Introduction: Custom Multicolor Hooded Sweatshirt
I have received lots of the instrucables t-shirts, I love them, I am wearing one now, lol. But up here in north dakota it is cold most of the year. And I like to wear a hooded sweatshirt. So i thought I would try to make a instructables hoodie. I have made a few hoodies before, but I have never done an image with multiple colors using viynl. I decided if I could take a simple image, something with a couple definable colors. Then I could separate the colors and cut the individual colors and iron them on in stages. I want to make clear this tutorial is essentially how to make a multi-color vinyl, not necessarily how to make the same one that I did.
The following is the steps that I took to achieve the final product.
Step 1: Materials Used to Make This Hoodie
Here is a list of the materials and tools that I used to make this.
1. 12 color heat transfer vinyl starter kit -- Here is a Link to it on Amazon
2. Gildan Heavy Blend Hooded Sweatshirt -- Here is a Link to it on Amazon
3. Black and Decker Iron -- Here is a Link to it on Amazon
4. Wax Paper -- I bought this a my local grocery store.
5. Silhouette Cameo -- Here is a Link to it on Amazon
Step 2: Coreldraw
So I have been using coreldraw for several years. There could be other programs that will do this easier, or better but I know how to use coreldraw so that is what im using for this project.
The first step to is to find a good, high quality image of the design you want and import it into coreldraw. Then we will right-click on the image and choose "Outline Trace" then play with the setting so that it looks like you want it too. My best luck was to use the "Clipart" setting. This will change the bitmap into a vector graphics that can be manipulated.
Once the trace has been completed and the image is now a vector graphic we will need to split the graphic apart. Click on the "break apart" button to make it so that we can separate the image by colors.
Once you have broken the image apart, copy and paste the image several times. Keep in mind that once you copy and paste you can not change the size of any of the images or they will not fit together later. Ok, so you take the copy and pasted images and make each one a different color. So just click and delete all of the colors but black from one copy, then all but orange from another, and so on and so forth.
Once you are done just move each color set to its own page and save it as a DXF file so you can import it into silhouette cameo software.
Step 3: Silhouette Cameo
This part was easy. I just imported each color as its own file and then cut each one on its respective color. The Orange that came with the kit looked to red for my liking so I recut it using the yellow. This looked a lot better. Remember that when cutting heat transfer vinyl that you cut with the color side down. Once all of the colors are cut the fun begins! Not really, the next step is a process called weeding. Weeding is taking all of the parts of the vinyl that you do not want off of the sticker. I use a scalpel to do the weeding. It is time consuming and tedious but it has to be done. Once the vinyls are weeded I like to take a section of wax paper and stick it to the sticky side to keep it from getting dust and crap on it before I iron it. I included the cameo Files below if you would like to cut it out.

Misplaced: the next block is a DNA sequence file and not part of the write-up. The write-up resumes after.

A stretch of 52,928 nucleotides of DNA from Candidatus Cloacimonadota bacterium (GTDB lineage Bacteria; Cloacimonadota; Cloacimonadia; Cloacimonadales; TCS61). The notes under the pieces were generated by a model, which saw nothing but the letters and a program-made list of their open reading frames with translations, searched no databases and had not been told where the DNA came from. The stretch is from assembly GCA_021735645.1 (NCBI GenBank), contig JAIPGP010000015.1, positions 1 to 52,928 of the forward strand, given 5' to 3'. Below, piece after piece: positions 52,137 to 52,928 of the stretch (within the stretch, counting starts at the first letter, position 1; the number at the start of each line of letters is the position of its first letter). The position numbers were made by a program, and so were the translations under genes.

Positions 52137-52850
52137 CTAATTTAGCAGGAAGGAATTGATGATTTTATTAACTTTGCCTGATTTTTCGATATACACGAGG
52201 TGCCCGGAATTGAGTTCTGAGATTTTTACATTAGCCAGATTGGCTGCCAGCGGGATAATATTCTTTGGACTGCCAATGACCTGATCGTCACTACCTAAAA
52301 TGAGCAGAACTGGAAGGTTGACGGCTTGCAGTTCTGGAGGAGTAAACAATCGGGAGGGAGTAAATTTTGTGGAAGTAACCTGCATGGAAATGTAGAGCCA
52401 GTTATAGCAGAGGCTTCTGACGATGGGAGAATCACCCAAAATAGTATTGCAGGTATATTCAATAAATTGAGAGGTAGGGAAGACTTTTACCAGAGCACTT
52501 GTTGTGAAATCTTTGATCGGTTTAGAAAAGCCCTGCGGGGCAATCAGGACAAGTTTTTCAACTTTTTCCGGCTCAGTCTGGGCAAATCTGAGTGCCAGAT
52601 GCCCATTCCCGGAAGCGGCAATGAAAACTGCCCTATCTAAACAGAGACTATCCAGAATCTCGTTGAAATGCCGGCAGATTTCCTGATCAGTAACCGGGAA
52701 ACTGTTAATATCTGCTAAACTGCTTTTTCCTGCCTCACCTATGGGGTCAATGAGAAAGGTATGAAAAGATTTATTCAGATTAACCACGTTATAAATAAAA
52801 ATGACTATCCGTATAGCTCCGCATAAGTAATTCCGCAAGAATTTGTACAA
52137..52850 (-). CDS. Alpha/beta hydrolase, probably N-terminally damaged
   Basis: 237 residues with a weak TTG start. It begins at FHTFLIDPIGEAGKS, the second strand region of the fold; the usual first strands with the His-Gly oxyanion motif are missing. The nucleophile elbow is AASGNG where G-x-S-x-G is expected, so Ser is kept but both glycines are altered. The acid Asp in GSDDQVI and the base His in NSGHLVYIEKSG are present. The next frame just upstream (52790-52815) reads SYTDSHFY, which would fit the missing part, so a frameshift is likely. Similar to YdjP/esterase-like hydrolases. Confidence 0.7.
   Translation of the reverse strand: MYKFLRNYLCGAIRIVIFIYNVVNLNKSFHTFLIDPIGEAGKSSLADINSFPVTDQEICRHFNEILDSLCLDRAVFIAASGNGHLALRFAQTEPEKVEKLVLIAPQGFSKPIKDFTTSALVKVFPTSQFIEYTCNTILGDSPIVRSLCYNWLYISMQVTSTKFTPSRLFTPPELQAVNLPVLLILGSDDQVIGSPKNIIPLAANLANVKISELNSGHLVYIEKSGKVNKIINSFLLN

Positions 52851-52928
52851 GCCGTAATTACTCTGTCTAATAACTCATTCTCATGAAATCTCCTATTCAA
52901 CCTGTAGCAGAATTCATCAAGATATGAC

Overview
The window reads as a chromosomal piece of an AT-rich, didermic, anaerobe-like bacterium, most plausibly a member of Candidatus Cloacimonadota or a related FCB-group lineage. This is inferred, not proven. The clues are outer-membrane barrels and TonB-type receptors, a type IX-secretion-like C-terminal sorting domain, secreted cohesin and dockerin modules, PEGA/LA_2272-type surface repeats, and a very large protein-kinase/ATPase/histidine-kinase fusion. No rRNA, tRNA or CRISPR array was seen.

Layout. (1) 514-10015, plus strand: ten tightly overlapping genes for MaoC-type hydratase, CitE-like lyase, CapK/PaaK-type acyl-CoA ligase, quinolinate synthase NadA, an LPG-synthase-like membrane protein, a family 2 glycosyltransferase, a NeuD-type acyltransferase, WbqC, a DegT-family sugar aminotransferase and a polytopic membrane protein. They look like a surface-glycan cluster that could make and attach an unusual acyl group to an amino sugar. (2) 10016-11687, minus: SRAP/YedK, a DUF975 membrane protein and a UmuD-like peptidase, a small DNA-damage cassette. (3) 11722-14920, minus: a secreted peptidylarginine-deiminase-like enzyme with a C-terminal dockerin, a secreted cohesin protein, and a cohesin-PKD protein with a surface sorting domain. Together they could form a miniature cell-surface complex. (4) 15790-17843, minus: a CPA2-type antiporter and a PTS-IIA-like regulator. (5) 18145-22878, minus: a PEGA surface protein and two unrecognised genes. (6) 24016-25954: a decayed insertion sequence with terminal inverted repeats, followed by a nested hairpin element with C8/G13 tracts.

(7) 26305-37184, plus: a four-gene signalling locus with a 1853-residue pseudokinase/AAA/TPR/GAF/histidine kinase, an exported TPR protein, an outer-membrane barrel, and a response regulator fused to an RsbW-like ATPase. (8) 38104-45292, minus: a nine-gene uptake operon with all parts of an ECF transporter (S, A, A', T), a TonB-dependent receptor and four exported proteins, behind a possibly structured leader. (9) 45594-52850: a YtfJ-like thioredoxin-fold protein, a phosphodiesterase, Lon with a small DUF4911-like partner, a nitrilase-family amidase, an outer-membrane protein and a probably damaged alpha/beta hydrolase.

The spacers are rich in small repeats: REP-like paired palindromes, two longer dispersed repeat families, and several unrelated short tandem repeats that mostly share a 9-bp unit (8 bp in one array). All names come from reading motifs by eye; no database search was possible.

Step 4: Clean the Hoodie With Tape
THis is optional but I would recommend it. Before I iron on the vinyl I like to take a piece of packing tape and stick it to the place where I am applying the vinyl to remove any fuzzies , dirt, dust, and lint that may be clinging to it.
Step 5: Ironing Process
So on to the ironing, I am not sure of the perfect temperature, but I set mine to 3, and it seems to work great. You do not want it to be too hot or it will melt or burn the fabric.
Start with the outline color so that you will know where to place all of the other colors, in my case it was black. I like to press down on the transfer with the iron for about ten seconds, then I lift and move the iron a little and do it again. Once the outline is done, move on to the most prominent color. On mine it was the yellow. I lined it up and ironed it the same as the black. I let it cool a little before pulling the backing off of it. Then move on to the next color till you have them all. I used the backing from the bigger colors to cover the rest of the vinyl when I was ironing the little pieces. That seemed to work well.
Step 6: Finished
All done. I did notice that I missed a little spot when I was weeding the yellow. You can see it in the picture above. But nobody else has noticed it yet, so I think I am ok. Thank you for checking out my instructable.
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